Misrepresentation of Facts/Failure to File Expanded Record.

Hendricks argues:

Respondent misrepresented the facts by providing the Court with a copy of Petitioner's co-defendant record of appeal, which did not include the documentary evidence Petitioner relied upon to substantiate his claims. In his answer, Respondent denied knowledge and information sufficient to form a belief as to the truth of any factual allegations in the Petition that were beyond the scope of the record of appeal provided by him.

7. The Petitioner realized the Court had not considered the documentary evidence he offered in support of his claim after reviewing the Court's decision and Judgment and referenced documents.

First, the Court notes that the record in this case does not show that Hendricks at any time requested an expansion of the record. Nor, does it appear that until the instant motion was filed did Hendricks raise the issue that the Record on Appeal filed with this Court was that of Robert L. Hendricks, not his record on appeal. In short, Hendricks did not alert either the Court or Respondent that the wrong record on appeal had been filed with the Court. Second, Hendricks is incorrect in his claim that this Court did not consider the documentary evidence he submitted.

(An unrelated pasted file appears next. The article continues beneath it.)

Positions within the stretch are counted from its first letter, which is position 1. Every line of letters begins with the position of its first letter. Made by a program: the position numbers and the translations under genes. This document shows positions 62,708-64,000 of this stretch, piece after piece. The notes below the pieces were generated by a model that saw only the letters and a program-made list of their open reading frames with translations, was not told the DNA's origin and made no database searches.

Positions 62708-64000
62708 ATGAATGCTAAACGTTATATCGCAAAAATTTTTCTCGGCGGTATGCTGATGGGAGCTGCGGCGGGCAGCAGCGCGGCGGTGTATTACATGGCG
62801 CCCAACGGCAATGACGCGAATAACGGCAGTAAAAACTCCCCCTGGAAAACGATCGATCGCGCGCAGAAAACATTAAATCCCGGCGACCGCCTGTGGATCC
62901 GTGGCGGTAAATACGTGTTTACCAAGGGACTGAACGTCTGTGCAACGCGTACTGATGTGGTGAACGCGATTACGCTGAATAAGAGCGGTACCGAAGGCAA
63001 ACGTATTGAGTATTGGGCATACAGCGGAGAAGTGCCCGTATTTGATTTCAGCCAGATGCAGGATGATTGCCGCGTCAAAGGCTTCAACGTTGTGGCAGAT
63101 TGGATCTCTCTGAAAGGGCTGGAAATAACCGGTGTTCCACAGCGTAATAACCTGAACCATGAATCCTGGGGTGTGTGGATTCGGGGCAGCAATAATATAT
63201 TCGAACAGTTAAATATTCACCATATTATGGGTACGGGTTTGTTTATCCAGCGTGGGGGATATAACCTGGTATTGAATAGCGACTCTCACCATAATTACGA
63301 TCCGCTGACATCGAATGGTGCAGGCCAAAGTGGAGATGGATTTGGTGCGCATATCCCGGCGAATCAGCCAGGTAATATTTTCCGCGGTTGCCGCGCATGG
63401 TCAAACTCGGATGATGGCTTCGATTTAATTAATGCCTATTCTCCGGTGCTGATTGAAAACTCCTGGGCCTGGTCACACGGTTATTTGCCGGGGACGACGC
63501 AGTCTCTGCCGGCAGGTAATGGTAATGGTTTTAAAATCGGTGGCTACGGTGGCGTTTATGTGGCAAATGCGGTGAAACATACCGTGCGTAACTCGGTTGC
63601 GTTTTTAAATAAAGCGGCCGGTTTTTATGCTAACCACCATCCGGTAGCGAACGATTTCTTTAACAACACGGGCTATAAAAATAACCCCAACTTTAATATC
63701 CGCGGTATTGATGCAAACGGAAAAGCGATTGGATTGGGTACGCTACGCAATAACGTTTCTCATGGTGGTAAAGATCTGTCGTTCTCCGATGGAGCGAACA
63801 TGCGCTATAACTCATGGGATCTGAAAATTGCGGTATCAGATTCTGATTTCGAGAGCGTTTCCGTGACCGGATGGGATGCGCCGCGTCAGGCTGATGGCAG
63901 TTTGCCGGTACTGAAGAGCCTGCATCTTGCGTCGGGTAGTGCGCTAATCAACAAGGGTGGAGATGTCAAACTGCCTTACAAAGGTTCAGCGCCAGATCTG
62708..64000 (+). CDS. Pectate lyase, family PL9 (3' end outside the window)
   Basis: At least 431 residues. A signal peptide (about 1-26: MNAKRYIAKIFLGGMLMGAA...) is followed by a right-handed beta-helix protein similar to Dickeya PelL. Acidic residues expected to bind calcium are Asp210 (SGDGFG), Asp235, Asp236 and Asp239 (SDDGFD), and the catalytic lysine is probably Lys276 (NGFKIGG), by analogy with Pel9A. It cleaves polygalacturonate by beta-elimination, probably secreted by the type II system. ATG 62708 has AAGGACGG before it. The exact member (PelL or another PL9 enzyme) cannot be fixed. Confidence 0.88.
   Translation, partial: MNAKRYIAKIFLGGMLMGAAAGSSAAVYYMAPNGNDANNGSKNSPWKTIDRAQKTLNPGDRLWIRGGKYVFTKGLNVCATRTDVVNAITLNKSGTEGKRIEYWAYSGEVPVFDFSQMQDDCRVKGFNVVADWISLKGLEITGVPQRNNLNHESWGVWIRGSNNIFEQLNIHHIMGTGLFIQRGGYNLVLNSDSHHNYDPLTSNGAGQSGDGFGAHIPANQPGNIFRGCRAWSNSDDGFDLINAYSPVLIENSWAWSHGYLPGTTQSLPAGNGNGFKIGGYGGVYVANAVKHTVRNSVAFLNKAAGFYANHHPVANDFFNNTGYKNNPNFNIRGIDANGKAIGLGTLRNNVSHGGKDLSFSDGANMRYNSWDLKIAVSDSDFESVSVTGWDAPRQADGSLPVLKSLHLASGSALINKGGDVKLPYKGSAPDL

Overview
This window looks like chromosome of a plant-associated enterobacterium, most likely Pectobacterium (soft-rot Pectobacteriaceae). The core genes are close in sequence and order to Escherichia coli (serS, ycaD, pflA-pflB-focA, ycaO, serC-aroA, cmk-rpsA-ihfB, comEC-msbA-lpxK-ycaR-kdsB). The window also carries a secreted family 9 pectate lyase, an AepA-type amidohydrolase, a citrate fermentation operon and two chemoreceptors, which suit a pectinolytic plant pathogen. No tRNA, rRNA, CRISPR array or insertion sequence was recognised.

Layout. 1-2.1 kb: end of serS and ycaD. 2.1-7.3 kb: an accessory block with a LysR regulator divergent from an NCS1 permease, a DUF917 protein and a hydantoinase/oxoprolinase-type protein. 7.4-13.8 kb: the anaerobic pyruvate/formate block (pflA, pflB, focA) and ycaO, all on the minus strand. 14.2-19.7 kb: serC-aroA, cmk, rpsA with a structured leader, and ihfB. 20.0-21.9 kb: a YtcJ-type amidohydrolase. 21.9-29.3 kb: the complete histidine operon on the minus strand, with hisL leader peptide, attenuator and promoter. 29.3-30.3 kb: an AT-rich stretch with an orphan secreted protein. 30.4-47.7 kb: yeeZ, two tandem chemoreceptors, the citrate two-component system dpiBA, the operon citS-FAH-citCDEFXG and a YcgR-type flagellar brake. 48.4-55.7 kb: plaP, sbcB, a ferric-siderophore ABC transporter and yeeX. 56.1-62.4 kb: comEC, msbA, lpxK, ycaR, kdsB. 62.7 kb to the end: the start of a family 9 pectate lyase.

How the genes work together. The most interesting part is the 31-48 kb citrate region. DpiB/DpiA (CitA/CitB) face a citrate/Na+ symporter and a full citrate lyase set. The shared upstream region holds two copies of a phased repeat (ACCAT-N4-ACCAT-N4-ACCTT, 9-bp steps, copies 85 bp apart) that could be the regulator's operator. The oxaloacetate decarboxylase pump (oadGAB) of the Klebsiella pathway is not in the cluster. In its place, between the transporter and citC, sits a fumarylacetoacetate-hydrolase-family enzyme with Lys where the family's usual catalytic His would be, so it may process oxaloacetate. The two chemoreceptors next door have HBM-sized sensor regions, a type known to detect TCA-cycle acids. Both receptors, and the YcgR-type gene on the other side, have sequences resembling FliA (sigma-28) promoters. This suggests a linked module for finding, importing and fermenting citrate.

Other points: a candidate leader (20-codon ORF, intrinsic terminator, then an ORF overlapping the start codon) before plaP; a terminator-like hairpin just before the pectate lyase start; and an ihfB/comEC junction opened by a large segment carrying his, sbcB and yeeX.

Hendricks attached to his petition the following documents: (1) three-page Department of Public Safety Memo authored by Sgt. Brady and Investigator Lonczak dated February 22, 1999; (2) three-page Department of Public Safety Memo dated January 8, 1999 by an unknown author; (3) one-page Supporting Deposition of Richard A. Hoffman dated January 8, 1999; (4) one-page Supporting Deposition of Paul Roberts dated January 8, 1999; (5) three-page Autopsy Report dated January 29, 1999; (6) one-page Lead Sheet dated January 10, 1999, authored by Investigator Tarteglia; (7) three-page Supporting Deposition of Melissa A. Girolamo dated February 11, 1999; (8) one-page Department of Public Safety Follow-Up dated February 11, 1999, authored by P.O.C. Conte; (9) two-page Supporting Deposition of Melissa A. Giroloma dated February 14, 1999; (10) one-page Supporting Deposition of Sharon Hayes dated February 15, 1999; (11) four-page Laboratory Report with accompanying receipts; (12) four pages of a Response to Discovery Demand; (13) four pages of a Notice of Motion for Omnibus Pretrial Relief; (14) four pages of Answering Affidavit to Omnibus Motion; (15) one-page Supporting Deposition of Thomas Hendricks dated February 15, 1999; and (16) one-page Supporting Affidavit of Thomas Hendricks dated February 15, 1999.*fn7